Vitamin D and Osteoporosis

Vitamin D and Osteoporosis

We know by now that we need to eat the right foods, need to work out, and do stuff that is healthy for us. Because maintaining good health does not happen by accident, it requires work and smart lifestyle choices. But sometimes when we wake up at 6 am to hit the gym before work or shunning the donuts in breakfast, it’s easy to lose sight of for what are we doing all these. So here are some top articles choices that can keep you motivated to lead a healthy lifestyle and keep diseases at bay.

Vitamin D and Osteoporosis

There is a strong association between vitamin D (deficiency), bone formation (and bone resorption) and osteoporosis. The severe deficiency state of vitamin D cause rickets in children or osteomalacia in adults. Presently scientific evidences are accumulating which suggests that the vitamin D deficiency state is more prevalent than previously thought by doctors and scientists. The vitamin D deficiency state is more prevalent among individuals at risk such as people living in northern latitudes (especially during winter season among females), malnourished and poorly nourished individuals, people with  mal-absorption, elderly people, individuals with chronic liver or kidney disease. Dark skinned people are also at higher risk of vitamin D deficiency, as the dark skin color filters most of the sunlight and skin is unable to produce vitamin D.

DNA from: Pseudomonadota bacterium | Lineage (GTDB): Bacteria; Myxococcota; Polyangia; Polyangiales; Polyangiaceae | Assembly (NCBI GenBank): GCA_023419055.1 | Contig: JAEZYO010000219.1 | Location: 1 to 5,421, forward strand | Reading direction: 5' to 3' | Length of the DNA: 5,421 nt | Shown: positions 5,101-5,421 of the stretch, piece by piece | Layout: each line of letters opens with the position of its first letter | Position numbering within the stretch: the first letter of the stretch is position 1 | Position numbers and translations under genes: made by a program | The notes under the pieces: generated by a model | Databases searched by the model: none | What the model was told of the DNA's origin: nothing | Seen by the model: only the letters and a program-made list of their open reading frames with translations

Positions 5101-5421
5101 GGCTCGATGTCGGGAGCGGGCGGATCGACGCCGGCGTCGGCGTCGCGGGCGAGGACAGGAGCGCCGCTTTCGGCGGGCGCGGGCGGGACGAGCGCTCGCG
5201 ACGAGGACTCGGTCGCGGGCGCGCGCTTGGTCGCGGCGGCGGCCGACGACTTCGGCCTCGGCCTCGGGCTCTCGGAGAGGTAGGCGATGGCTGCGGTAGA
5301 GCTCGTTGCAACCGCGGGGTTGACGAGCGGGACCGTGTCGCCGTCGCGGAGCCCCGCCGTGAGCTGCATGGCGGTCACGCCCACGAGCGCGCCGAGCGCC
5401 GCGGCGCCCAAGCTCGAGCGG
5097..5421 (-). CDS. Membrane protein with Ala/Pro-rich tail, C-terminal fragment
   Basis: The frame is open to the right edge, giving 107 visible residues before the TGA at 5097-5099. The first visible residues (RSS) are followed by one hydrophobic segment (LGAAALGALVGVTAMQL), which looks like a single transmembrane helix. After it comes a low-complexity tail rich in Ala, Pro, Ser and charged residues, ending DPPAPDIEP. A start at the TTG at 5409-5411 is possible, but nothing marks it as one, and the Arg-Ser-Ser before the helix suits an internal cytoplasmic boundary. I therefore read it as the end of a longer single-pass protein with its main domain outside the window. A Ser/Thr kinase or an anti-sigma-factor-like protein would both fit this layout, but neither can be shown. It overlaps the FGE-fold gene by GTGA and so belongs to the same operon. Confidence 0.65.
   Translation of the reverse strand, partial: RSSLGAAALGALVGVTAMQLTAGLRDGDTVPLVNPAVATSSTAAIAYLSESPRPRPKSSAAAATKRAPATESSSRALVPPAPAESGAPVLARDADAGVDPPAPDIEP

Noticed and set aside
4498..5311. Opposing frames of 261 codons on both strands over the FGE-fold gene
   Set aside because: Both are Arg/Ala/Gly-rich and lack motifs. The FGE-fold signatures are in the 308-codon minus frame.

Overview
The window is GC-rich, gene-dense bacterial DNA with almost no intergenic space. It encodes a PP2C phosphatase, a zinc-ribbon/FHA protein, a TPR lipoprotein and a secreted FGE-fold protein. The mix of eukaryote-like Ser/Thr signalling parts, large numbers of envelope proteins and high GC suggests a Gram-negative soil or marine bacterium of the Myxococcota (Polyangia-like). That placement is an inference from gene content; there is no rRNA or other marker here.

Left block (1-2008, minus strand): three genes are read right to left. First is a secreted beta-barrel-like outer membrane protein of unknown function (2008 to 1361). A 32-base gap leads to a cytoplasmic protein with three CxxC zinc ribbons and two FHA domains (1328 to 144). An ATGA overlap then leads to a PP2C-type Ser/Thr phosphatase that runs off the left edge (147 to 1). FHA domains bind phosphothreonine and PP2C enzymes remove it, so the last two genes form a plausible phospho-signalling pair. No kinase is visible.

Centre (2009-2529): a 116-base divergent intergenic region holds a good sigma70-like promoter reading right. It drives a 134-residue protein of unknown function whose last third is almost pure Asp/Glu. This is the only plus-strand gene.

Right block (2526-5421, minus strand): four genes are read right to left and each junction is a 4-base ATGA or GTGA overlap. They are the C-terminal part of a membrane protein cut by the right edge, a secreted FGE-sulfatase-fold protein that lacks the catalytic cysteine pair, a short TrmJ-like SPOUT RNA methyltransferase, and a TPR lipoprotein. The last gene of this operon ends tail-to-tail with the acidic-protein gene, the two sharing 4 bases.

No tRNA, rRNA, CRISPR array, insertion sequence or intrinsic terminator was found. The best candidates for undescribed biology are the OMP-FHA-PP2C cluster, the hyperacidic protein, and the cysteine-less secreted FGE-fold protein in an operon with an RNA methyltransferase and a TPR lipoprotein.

Presently experts suggests that the optimum serum level of 25-hydroxyvitamin-D or 25(OH)D should be more than 75 nmol/L (30 ng/mL) and for an adult to achieve this level of25-hydroxyvitamin-D need to consume approximately 800–1000 units of vitamin D per day, especially individuals who avoid sunlight or routinely use ultraviolet-blocking lotions.

The vitamin D deficiency state results in the development of compensatory secondary hyperparathyroidism and hyperparathyroidism is a risk factor of osteoporosis and fracture as a result. Many studies has shown that more than half of patients admitted to general hospitals have biochemical features of vitamin D deficiency, such as increased levels of PTH (parathyroid hormone), increase alkaline phosphatase and lower levels of ionized calcium.

The prevalence of vitamin D deficiency (mild) is increasing even among apparently healthy ambulatory individuals and adequate consumption of vitamin D (therapeutic or preventive measure) can bring the vitamin D deficiency status to normal and prevent bone remodeling, bone loss, and fractures. Increase intake of vitamin D is helping even individuals living in northern latitudes.

Vitamin D adequacy may also play a causative role in other diseases such as cancers (colorectal, prostate, and breast), autoimmune diseases, diabetes etc.

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